7 oz (200g) soft butter (NOT margarine!)
1 1/4 cups sugar
1 1/2 tsp vanilla
1 egg
3 cups flour (400 g)
(for chocolate cookies, replace 1/3 cup of the flour with 1/2 cup of cocoa)
Beat butter, sugar, and vanilla together for 2 minutes. Add egg and beat for another 30 seconds. Beat in flour on slow speed until dough clings together, finish with hands to make a smooth ball of dough. Divide in two and put each smaller ball into a large zipper-closure freezer bag. Chill for about 1/2 hour to an hour.
With dough still in bag, roll out (ie you will be rolling your rolling pin on top of the plastic) till it is a square of even thickness (about 1/4 inch) completely filling the bag (you may have to turn the bag over, and open the "zipper" occasionally to remove creases and air bubbles). Open the zipper closure, run a knife down the side edges of the bag and peel the top side of the bag off the cookie dough (it won't stick). If you want to decorate the cookies with coloured sugar, sprinkles, etc., spread them over the cookie dough, fold the plastic back over it and run the rolling pin lightly over the whole surface just so the decorations cling to the dough. Cut out shapes.  Place on parchment paper on a cookie sheet and bake at 350 degrees until top of cookie is no longer soft (varies from 5 to 12 minutes depending on size of cookie).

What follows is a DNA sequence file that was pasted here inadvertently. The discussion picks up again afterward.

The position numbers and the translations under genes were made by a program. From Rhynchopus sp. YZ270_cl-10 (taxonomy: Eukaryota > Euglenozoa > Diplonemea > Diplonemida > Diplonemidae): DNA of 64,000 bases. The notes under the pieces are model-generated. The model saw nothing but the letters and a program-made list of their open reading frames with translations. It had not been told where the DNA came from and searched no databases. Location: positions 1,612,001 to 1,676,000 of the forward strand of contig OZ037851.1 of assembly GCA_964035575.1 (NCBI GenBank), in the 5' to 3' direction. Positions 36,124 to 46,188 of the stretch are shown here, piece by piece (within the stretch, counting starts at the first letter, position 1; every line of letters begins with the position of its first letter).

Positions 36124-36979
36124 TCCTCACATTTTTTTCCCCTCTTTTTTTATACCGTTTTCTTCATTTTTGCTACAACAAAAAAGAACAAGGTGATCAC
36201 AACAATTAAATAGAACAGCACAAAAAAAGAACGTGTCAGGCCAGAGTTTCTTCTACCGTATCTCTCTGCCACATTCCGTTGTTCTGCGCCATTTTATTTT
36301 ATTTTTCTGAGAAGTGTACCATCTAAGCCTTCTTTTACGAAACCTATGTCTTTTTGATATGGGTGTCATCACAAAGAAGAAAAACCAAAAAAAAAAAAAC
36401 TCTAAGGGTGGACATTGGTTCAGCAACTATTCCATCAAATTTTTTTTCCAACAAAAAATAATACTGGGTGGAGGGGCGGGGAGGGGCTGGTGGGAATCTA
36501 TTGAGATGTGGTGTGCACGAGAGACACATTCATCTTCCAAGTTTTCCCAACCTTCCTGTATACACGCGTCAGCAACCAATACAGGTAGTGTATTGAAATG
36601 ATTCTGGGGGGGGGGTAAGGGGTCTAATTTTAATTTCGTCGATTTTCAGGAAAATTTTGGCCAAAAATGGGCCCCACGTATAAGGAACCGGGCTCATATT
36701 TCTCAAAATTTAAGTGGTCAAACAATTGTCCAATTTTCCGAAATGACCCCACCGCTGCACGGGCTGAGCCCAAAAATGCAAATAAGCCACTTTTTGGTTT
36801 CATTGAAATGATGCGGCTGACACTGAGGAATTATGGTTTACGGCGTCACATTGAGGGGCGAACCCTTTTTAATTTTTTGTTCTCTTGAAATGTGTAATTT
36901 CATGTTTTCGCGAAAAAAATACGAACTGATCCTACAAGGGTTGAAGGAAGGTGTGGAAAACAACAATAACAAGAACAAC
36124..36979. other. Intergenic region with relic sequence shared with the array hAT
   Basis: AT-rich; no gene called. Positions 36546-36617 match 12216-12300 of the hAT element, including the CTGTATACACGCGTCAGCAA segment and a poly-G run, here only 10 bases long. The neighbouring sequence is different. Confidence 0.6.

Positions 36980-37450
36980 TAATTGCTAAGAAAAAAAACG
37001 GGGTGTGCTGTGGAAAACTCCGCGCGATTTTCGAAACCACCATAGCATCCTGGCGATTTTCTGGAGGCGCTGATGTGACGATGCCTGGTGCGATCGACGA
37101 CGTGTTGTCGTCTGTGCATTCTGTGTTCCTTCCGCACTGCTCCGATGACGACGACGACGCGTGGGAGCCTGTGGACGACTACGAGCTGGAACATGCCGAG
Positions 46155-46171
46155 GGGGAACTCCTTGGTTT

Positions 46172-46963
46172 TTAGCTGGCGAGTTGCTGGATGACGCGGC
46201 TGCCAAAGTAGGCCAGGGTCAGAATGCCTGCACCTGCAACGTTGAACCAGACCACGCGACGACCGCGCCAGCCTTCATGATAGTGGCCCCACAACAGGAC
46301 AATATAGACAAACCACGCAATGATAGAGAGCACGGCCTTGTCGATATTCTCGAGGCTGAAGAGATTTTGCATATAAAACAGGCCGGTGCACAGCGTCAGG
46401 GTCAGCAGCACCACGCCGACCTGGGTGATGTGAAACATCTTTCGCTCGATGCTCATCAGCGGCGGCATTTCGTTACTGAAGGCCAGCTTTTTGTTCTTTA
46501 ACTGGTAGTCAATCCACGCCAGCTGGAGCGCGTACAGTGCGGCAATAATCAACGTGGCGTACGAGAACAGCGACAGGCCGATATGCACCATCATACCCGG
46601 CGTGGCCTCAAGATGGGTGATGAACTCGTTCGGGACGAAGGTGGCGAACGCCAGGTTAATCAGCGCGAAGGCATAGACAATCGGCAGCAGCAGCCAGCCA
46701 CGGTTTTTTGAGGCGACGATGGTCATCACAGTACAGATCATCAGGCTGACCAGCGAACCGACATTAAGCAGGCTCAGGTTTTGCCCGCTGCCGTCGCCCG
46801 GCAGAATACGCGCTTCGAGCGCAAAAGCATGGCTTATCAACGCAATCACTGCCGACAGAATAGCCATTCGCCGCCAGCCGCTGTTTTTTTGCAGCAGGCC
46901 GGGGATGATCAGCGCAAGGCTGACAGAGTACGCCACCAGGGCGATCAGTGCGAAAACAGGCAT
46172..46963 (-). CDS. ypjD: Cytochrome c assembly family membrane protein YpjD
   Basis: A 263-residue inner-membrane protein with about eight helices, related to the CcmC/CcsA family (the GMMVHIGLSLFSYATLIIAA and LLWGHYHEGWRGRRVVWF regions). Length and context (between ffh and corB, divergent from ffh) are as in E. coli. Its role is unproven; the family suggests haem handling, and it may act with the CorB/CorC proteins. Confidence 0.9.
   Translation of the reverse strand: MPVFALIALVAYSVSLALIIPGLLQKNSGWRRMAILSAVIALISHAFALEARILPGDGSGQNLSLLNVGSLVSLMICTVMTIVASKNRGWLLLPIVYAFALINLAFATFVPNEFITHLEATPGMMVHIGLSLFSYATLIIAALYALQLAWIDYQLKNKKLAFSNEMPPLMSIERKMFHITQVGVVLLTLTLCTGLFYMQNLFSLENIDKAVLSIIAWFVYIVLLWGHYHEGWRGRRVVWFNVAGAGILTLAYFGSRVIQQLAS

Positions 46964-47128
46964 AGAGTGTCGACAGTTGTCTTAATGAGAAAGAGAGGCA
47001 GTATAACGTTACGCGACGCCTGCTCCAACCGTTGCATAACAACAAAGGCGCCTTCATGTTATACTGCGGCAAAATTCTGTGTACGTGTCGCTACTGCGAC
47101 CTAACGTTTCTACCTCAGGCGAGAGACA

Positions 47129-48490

Gather any trimmings and reroll.
 The advantage of using the freezer bag is that you don't need to flour your board or rolling pin, which means that the cookies don't get tougher as more flour is added to them, and you also have a lot less cleanup.
A tip if you want to make cat cookies: If you have friends with an orange "marmalade"  cat, make the cookie dough substituting orange extract for the vanilla and enough red and yellow food colouring to tint a deep orange colour. Mix in about 1/3 cup of orange sprinkles before rolling and cutting out with cat-shaped cookie cutters. The sprinkles will look like tabby markings when the cookies are baked.
For instructions on how to make the pointe shoe cookies, click here.
Recipe can be doubled if you need many many cookies (and who doesn't?)

About Me

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Canada's Word Lady, Katherine Barber is an expert on the English language and a frequent guest on radio and television. She was Editor-in-Chief of the Canadian Oxford Dictionary. Her witty and informative talks on the stories behind our words are very popular. Contact her at wordlady.barber@gmail.com to book her for speaking engagements; she can tailor her talks to almost any subject. She is also available as an expert witness for lawsuits.